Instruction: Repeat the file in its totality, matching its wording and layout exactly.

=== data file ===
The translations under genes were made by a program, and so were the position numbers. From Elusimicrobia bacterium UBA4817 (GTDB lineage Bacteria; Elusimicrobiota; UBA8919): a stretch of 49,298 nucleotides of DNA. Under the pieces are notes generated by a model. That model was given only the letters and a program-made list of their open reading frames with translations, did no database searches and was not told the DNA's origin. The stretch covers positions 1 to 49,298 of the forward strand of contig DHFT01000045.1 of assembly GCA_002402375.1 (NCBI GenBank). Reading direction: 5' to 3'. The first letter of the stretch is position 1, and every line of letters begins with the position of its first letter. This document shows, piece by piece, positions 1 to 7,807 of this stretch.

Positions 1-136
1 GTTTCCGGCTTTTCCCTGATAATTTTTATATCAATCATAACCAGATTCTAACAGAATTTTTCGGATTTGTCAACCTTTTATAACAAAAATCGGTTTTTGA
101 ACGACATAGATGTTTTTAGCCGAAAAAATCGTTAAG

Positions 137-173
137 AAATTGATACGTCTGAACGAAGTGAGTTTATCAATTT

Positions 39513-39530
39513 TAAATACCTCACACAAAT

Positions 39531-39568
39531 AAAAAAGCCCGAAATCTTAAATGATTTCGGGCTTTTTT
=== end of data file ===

The translations under genes were made by a program, and so were the position numbers. From Elusimicrobia bacterium UBA4817 (GTDB lineage Bacteria; Elusimicrobiota; UBA8919): a stretch of 49,298 nucleotides of DNA. Under the pieces are notes generated by a model. That model was given only the letters and a program-made list of their open reading frames with translations, did no database searches and was not told the DNA's origin. The stretch covers positions 1 to 49,298 of the forward strand of contig DHFT01000045.1 of assembly GCA_002402375.1 (NCBI GenBank). Reading direction: 5' to 3'. The first letter of the stretch is position 1, and every line of letters begins with the position of its first letter. This document shows, piece by piece, positions 1 to 7,807 of this stretch.

Positions 1-136
1 GTTTCCGGCTTTTCCCTGATAATTTTTATATCAATCATAACCAGATTCTAACAGAATTTTTCGGATTTGTCAACCTTTTATAACAAAAATCGGTTTTTGA
101 ACGACATAGATGTTTTTAGCCGAAAAAATCGTTAAG

Positions 137-173
137 AAATTGATACGTCTGAACGAAGTGAGTTTATCAATTT

Positions 39513-39530
39513 TAAATACCTCACACAAAT

Positions 39531-39568
39531 AAAAAAGCCCGAAATCTTAAATGATTTCGGGCTTTTTT